China’s industrial profits drop for first time in three years
China’s industrial profits declined in November for the first time in nearly three years, reflecting the continued slowdown in the economy due largely to the effects of the trade war with the United States, Trend reports referring to The South China Morning Post.
The 1.8 per cent decline last month compared to a year earlier, the first drop since December 2015, comes after industrial profit growth had decelerated in each of the previous seven months, according to data released by the National Statistics Bureau (NBS) on Thursday.
The contraction in industrial profit is in line with other weak economic activity data for November after retail sales growth slowed to a 15-year low, industrial production grew at the slowest rate in 10 years and foreign direct investment fell sharply compared to a year earlier.
This suggests the growth of the world’s second largest economy will slow further in the fourth quarter from the decade-low gross domestic product (GDP) growth rate of 6.5 per cent in the third quarter.
The figures are the only data released concerning profit for China’s industrial sector but are seen as a reliable indicator, even though they only concern state-owned and private industrial enterprises with an annual business revenue above 20 million yuan (US$2.90 million), classified as having “scaled production”.
The growing economic pressures have forced Beijing to introduce a range of policy measures to shore up the consumer and business sentiment to stabilise growth.
Last week’s meeting of the Central Economic Work Conference, the gathering of top government officials to set the economic policy priorities for next year, said the government would rely on deeper tax cuts and larger fiscal spending to manage economic headwinds, while pushing forward to at least de-escalate the trade war with the US.
“Due to the slowdown in industrial production, the cooling of producer price growth, rising costs, and other factors, industrial profit fell from a year ago in November,” said He Ping, a statistics bureau officer.
China’s industrial enterprises still booked a combined profit of 6.1 trillion yuan (US$885 billion) for the first 11 months of the year, which was an 11.8 per cent increase from the same period of 2017, but November’s decline checked the growth rate from the 13.6 per cent increase seen from January to October.
State-owned industrial enterprises made a combined profit of 1.8 trillion yuan (US$261 billion) in the first 11 months of the year, up 16.1 per cent from the same period of last year, but the growth pace slowed from 20.6 per cent in January to October.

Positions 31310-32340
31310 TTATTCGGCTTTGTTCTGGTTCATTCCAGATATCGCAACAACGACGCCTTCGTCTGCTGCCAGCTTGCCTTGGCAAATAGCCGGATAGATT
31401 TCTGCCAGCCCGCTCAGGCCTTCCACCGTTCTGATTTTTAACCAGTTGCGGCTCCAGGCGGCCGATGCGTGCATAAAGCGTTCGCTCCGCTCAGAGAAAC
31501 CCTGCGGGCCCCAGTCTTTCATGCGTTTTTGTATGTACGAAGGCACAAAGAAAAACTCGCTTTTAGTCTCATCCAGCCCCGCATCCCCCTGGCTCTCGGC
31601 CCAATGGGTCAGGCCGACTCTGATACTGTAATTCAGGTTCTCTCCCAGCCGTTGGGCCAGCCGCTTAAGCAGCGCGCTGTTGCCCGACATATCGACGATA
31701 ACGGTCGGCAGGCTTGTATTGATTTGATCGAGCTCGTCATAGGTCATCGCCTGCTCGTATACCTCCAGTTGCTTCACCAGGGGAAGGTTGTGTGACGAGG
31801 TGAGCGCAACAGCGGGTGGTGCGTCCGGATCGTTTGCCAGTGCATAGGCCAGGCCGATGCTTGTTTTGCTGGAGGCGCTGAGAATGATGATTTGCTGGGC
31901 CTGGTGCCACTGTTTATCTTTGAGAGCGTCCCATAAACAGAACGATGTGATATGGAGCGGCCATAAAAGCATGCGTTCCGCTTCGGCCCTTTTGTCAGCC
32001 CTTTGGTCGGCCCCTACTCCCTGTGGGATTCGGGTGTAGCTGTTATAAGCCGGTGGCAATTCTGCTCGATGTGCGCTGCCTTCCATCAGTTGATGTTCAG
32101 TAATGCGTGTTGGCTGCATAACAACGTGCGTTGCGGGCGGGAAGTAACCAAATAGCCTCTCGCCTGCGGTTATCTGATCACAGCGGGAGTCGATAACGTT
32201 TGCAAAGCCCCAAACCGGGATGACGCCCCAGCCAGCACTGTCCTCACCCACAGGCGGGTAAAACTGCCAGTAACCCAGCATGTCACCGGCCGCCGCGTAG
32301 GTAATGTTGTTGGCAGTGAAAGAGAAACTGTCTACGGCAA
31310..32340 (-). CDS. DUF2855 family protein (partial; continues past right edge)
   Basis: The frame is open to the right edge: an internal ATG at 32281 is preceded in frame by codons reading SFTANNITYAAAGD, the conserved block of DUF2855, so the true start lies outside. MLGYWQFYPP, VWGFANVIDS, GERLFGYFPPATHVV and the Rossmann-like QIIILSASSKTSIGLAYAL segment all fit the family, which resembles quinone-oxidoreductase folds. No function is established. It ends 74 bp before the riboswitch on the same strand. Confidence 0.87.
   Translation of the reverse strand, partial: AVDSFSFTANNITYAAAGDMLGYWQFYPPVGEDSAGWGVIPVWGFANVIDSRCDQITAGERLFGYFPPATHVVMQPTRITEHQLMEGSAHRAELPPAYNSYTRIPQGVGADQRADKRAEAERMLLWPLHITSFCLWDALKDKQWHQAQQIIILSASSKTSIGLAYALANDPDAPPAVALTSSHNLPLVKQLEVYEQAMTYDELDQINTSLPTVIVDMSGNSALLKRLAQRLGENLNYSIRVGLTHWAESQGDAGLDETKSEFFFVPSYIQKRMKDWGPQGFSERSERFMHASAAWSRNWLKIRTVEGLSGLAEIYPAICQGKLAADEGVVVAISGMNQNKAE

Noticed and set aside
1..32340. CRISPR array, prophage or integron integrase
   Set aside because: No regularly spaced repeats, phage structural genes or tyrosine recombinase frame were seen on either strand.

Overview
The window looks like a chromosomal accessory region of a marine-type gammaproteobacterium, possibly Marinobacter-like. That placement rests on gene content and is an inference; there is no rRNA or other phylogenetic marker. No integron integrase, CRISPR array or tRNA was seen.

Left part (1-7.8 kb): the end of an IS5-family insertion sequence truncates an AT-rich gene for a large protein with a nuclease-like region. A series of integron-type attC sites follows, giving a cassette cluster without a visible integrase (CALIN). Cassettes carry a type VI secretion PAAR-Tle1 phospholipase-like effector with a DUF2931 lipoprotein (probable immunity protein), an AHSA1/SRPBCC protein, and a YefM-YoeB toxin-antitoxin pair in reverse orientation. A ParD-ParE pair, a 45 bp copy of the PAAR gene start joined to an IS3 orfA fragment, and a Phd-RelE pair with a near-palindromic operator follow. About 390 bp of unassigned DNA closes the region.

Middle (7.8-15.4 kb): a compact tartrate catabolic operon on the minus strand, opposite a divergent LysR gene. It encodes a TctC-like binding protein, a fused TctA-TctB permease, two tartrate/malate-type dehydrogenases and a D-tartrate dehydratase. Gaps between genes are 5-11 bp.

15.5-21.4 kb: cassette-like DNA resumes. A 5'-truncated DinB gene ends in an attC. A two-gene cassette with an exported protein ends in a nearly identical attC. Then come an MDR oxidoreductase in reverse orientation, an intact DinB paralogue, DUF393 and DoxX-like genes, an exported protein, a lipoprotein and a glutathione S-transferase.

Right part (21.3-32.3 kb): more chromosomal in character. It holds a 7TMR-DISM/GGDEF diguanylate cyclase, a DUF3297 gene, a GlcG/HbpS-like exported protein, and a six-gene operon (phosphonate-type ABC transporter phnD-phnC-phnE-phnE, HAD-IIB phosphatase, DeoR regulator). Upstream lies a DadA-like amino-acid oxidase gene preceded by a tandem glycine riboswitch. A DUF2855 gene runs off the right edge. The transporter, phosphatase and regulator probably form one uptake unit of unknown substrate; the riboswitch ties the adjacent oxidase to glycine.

Profits for private industrial enterprises grew to 10 per cent in January-November from 9.3 per cent in the first 10 months of the year, reaching 1.58 trillion yuan.
Operating costs for private industrial enterprises were 25.90 trillion yuan during the first 11 months of the year, 4.9 trillion yuan higher than the cost of their state-controlled peers.
“The slowdown in industrial profit growth was mainly led by state-owned enterprises, where it slowed to 16.1 per cent year on year in year-to-date terms from 20.6 per cent in October,” economists led by Lu Ting from Nomura International in Hong Kong wrote in their latest research note.
They expect the downturn in industrial profit growth to extend into 2019, given weakening domestic demand, the continued credit downcycle and an escalation in the trade war.
“We maintain our call for more substantial tax cuts in the quarters ahead in an effort to stem the growth slowdown,” the note added.
Economists led by Maggie Wei from Goldman Sachs Gao Hua Securities agreed industrial profit growth would continue to face headwinds.
“Both industrial production growth and [producer price index] inflation to soften next year, especially in the first quarter,” they wrote.
In the past, the industrial profit data has caused confusion and deepened scepticism about the validity of China’s economic data.
In June, the NBS announced that Chinese industrial enterprises with “scaled production” contributed a combined profit of 2.7 trillion yuan between January and May, an increase of 16.5 per cent from the same period last year.
But for the same period in 2017, the NBS said the combined profits was 2.9 trillion, meaning a drop of almost 7 per cent.
The bureau explained it only compares firms that were included in the data sample, and it will adjust the sample periodically during the year, adding or deleting companies depending on whether they rise above or fall below the minimum revenue threshold.
Shen Jianguang, chief economist at JD Finance, wrote in a recent note that the lack of trust in China’s economic data had shaken public confidence in the economy.
“Increasing the transparency of economic data, analysing in-depth and interpreting the figures that contradict each other, these are what the authorities should do in the future,” he said.